Significant advances have been made in the understanding of the pathophysiology of HIV infection since the beginning of the epidemic. This knowledge has translated into the development of new therapies for HIV and opportunistic infections, laboratory advances in monitoring viral and immune status, and a better understanding of factors affecting patient outcome. Concomitantly, significant progress has been made in the medical management of children with HIV infection in the past 5 years. The number of children reported with AIDS in the United States is decreasing, and efforts are shifting from caring for children with advanced immunosuppression and severe opportunistic infections to early HAART, maintenance of the immune system, and prevention of opportunistic infections. Primary care physicians are now more involved and informed in the care of HIV-infected patients. Although published data are limited, physicians who have been working with this population have observed a dramatic improvement in the quality of life and length of survival of these patients. Unfortunately, this progress is not shared by developing countries where resources are minimal and antiretroviral agents are commonly unavailable. Although efforts to develop a vaccine to prevent HIV infection are ongoing, progress has been slow. Education and awareness continue to be the most powerful weapons against HIV.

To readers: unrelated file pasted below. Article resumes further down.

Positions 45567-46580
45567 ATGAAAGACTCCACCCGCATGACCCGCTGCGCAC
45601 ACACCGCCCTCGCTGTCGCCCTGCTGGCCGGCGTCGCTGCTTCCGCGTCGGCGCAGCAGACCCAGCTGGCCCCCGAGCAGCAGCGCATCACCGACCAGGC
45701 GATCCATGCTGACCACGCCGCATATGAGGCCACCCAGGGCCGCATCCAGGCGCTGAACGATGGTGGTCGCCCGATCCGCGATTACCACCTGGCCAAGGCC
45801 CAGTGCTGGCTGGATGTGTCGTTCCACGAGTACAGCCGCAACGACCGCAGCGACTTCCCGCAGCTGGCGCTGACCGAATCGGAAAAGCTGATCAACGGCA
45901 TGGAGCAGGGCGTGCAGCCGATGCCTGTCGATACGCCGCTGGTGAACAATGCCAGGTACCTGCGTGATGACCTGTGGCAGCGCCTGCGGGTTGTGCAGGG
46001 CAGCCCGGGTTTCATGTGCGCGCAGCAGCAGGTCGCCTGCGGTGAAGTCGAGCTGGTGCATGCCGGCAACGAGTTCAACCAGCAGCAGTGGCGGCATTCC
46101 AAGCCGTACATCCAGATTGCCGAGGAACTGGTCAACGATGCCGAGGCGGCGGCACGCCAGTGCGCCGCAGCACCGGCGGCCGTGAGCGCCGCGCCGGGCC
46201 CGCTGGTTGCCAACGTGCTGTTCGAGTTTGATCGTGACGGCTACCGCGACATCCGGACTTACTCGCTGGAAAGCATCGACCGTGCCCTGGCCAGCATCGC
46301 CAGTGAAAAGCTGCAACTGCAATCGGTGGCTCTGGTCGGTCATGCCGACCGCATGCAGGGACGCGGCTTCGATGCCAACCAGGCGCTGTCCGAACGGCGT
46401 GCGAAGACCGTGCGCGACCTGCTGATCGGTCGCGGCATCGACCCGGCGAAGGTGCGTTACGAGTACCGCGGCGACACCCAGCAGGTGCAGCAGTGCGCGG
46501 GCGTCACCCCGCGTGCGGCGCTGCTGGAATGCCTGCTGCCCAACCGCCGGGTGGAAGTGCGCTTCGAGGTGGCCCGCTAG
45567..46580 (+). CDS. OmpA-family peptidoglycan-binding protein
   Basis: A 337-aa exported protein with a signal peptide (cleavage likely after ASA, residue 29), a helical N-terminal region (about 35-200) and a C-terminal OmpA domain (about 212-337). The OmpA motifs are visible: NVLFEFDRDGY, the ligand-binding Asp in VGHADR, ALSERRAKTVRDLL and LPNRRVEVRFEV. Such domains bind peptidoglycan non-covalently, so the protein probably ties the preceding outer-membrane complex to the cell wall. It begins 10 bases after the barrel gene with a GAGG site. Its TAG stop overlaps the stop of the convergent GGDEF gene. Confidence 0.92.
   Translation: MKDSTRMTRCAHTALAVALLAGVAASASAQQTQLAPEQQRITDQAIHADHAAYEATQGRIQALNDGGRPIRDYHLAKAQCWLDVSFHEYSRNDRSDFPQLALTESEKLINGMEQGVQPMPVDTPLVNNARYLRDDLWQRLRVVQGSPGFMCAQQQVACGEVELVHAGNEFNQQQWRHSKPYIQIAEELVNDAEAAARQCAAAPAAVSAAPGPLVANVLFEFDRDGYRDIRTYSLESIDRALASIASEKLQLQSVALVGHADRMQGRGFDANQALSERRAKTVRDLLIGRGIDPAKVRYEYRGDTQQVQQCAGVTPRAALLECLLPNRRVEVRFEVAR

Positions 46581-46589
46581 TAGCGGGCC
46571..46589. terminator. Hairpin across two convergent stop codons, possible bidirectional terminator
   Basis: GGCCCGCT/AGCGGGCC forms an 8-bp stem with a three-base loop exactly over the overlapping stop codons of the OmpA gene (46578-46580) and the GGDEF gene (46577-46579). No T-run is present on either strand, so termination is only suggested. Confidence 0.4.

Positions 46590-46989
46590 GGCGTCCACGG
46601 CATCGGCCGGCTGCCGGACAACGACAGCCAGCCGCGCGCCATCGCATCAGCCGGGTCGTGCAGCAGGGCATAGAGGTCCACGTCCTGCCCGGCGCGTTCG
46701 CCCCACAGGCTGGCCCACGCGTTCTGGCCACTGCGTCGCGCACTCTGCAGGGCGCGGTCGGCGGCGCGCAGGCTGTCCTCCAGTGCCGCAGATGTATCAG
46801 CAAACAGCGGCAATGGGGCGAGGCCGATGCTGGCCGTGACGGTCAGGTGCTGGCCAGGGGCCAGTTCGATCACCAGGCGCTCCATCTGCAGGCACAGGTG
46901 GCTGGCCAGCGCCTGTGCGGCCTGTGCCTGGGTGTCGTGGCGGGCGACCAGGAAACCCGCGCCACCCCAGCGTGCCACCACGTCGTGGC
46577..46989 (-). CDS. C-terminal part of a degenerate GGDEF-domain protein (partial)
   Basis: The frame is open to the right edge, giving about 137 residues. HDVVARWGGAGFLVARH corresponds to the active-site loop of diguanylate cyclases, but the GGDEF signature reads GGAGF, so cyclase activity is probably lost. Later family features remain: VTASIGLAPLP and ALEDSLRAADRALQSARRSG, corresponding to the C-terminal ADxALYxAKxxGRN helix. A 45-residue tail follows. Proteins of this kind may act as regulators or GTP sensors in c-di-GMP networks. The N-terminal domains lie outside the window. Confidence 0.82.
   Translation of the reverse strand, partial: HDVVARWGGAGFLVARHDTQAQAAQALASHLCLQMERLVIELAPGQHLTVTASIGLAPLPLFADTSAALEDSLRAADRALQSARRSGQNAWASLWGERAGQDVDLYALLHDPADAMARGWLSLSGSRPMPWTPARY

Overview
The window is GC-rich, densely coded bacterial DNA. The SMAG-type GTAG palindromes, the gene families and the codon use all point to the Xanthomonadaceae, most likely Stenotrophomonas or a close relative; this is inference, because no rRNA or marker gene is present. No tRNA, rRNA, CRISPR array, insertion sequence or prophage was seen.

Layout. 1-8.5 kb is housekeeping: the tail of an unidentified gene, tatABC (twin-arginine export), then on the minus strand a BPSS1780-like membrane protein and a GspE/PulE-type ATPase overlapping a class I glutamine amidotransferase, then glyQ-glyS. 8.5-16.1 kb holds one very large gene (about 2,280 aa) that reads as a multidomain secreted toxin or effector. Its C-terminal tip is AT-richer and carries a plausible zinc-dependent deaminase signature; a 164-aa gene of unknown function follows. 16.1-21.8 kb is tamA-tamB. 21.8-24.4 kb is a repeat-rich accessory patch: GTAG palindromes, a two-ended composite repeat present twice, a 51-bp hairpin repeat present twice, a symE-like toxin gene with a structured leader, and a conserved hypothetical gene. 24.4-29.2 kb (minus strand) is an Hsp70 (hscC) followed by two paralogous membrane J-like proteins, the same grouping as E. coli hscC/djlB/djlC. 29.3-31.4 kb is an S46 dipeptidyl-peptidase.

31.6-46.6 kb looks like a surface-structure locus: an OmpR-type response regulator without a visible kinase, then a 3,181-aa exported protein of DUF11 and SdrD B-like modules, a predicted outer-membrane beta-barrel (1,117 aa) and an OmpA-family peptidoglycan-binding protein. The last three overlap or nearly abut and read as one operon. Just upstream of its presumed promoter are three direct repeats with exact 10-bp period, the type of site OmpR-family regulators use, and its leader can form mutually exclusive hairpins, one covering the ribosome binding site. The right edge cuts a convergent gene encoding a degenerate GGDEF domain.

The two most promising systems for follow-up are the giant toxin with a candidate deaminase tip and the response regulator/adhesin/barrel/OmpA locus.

ASJC Scopus subject areas
- Pediatrics, Perinatology, and Child Health